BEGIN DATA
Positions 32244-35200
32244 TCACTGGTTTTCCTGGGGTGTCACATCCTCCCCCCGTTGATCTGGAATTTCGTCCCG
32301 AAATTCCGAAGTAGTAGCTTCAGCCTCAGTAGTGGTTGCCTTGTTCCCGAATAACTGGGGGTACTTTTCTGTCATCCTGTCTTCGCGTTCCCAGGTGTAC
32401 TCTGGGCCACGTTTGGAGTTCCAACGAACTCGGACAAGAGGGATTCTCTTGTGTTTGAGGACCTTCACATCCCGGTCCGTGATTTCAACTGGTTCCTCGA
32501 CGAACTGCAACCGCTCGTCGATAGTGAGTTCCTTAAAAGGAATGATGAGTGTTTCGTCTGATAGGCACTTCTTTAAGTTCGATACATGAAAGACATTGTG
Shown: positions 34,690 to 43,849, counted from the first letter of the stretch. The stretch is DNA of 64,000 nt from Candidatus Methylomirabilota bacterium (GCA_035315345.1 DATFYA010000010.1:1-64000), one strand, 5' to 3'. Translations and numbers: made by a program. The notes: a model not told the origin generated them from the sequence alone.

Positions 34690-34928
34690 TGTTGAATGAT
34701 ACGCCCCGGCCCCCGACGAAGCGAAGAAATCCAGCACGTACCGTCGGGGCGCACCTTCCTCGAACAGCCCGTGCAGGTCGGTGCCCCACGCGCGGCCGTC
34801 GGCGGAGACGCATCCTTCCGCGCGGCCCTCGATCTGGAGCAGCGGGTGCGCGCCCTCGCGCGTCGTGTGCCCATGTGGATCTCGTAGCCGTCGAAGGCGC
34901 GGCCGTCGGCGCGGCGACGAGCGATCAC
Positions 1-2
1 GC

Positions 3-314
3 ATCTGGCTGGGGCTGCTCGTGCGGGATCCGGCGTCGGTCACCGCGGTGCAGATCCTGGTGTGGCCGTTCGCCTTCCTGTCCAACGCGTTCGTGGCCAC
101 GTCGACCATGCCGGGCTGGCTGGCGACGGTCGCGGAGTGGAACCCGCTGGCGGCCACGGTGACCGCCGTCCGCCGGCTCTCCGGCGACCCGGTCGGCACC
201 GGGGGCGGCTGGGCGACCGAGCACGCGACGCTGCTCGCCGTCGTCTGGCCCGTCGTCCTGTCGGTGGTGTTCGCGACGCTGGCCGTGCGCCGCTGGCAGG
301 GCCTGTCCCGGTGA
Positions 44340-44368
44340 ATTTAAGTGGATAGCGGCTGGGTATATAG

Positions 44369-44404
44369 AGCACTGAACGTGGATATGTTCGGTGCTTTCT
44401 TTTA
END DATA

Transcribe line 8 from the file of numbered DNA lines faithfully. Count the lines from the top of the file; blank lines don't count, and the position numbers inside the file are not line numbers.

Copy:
34690 TGTTGAATGAT